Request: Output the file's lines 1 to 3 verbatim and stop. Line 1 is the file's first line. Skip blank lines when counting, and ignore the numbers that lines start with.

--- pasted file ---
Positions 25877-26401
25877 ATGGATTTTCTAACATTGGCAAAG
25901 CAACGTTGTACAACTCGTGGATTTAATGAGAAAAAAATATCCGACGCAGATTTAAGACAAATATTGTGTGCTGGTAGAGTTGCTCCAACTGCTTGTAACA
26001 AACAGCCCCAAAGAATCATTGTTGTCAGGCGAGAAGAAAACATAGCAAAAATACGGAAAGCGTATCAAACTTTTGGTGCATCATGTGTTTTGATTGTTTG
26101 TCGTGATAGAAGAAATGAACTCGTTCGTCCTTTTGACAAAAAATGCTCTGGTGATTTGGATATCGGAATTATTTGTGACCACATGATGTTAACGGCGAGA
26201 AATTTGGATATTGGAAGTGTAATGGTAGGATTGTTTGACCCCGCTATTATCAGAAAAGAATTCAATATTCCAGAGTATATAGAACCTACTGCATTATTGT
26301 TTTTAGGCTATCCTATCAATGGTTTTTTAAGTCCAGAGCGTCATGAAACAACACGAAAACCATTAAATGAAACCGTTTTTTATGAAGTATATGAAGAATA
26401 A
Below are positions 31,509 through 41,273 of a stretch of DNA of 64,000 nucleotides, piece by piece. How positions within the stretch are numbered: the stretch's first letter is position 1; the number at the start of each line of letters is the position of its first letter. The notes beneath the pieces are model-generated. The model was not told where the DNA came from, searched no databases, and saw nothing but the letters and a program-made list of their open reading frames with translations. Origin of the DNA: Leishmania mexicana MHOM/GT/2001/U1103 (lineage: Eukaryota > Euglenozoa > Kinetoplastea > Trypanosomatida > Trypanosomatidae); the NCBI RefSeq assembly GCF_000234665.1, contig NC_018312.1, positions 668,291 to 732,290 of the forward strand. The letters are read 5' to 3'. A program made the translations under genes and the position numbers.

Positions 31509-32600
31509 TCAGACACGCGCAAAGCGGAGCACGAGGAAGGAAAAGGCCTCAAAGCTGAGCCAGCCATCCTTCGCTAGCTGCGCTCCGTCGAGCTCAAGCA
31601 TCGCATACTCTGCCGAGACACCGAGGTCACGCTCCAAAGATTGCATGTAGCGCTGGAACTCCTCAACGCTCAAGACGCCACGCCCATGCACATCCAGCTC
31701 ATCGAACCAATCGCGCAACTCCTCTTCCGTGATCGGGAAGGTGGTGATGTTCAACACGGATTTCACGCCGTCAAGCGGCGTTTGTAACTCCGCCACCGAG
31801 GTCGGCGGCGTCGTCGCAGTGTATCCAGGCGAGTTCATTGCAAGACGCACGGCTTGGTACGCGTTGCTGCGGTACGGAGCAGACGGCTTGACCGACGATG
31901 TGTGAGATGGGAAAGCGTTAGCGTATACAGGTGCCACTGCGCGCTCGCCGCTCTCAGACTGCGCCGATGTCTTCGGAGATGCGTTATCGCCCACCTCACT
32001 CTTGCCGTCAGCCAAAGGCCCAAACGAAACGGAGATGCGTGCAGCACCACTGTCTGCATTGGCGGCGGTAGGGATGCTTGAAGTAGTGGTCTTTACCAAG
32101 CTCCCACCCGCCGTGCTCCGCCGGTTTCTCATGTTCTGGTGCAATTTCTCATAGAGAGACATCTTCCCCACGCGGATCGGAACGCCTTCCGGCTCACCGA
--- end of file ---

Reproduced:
Positions 25877-26401
25877 ATGGATTTTCTAACATTGGCAAAG
25901 CAACGTTGTACAACTCGTGGATTTAATGAGAAAAAAATATCCGACGCAGATTTAAGACAAATATTGTGTGCTGGTAGAGTTGCTCCAACTGCTTGTAACA